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From David Duchaine <david.ducha...@gmail.com>
Subject Re: TrustSelfSignedStrategy implementation
Date Wed, 02 Mar 2016 13:02:47 GMT
The point of making it trust certificates indiscriminately is that if you make your code trust
a self-signed cert, which is considered not secure, why would’nt you want it to connect
to a signed cert, which is probably not more or less secure….

The thing is, I had a really hard time finding why my code wasn’t connecting to server B,
which had a signed, chained certificate (chain.length = 3).  However , it was possible to
connect to server A which was also signed, but without presenting a chained cert (chain.length
== 1)

Perhaps it would be clearer for users if the API had a TrustAllCertsStrategy, just like a
NoopHostnameVerifier


David





> Le 2 mars 2016 à 07:34, Oleg Kalnichevski <olegk@apache.org> a écrit :
> 
> On Tue, 2016-03-01 at 11:51 -0500, David Duchaine wrote:
>> Hello,
>> 
>> just stumbled across a problem with the
>> 
>> org.apache.http.conn.ssl.TrustSelfSignedStrategy.isTrusted(
>>            final X509Certificate[] chain, final String authType)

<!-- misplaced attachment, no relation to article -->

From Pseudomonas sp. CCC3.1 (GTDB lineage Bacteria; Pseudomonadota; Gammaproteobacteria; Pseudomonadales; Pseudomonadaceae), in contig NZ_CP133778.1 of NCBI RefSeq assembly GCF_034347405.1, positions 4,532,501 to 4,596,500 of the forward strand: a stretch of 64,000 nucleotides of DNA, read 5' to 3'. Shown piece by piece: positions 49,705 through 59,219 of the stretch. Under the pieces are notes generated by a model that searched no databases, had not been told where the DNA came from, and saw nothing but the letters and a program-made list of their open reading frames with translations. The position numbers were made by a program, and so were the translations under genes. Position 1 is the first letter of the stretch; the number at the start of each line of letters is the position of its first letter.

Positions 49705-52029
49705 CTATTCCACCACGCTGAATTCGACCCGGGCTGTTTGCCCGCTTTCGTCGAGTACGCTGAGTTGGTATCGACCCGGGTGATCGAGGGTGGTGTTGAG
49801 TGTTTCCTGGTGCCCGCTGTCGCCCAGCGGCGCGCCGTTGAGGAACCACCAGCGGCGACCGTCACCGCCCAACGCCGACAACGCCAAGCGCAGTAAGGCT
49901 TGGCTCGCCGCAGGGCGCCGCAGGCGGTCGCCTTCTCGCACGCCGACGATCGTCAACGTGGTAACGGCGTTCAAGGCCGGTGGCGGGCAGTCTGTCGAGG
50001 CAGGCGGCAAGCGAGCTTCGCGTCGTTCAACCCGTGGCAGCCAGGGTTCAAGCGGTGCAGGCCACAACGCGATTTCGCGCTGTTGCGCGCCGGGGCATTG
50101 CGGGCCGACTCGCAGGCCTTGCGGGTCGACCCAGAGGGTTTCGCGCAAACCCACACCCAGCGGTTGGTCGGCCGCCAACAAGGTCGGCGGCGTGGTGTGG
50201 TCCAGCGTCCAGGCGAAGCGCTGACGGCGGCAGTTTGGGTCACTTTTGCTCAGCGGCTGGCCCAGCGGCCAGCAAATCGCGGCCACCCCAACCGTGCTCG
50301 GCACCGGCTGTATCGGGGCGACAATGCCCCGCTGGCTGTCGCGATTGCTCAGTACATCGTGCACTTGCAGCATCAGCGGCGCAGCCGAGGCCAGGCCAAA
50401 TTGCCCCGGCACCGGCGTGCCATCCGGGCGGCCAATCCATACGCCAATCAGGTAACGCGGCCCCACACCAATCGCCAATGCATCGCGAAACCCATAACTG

>> 
>> 4.4.1 implementation
>> 
>>    public boolean isTrusted(
>>            final X509Certificate[] chain, final String authType) throws
>> CertificateException {
>>        return chain.length == 1;
>>    }
>> 
>> 
>> Problem was that my client code was communicating with a server which had a
>> CA signed certificate.  The chain length was not equal 1 so isTrusted
>> returned false;
>> 
>> 
>> Even though the javadoc specifically says :
>> 
>> A trust strategy that accepts self-signed certificates as trusted.
>> Verification of all other
>> * certificates is done by the trust manager configured in the SSL context.
>> 
>> Most of the examples found on the Internet use TrustSelfSignedStrategy .  I
>> think people use that one to trust any certificate, signed or not, even if
>> that would pose a security issue.
>> 
>> 
>> Do you think it might be appropriate to change the method isTrusted so that
>> it returns true in any case?
>> 
> 
> TrustSelfSignedStrategy does exactly what its name implies: it treats
> self-signed (no CA) certs, but requires all certs issued by a CA to be
> verified as trusted. 
> 
> What would be the point in making it trust certificates
> indiscriminately?
> 
> Oleg
> 
> 
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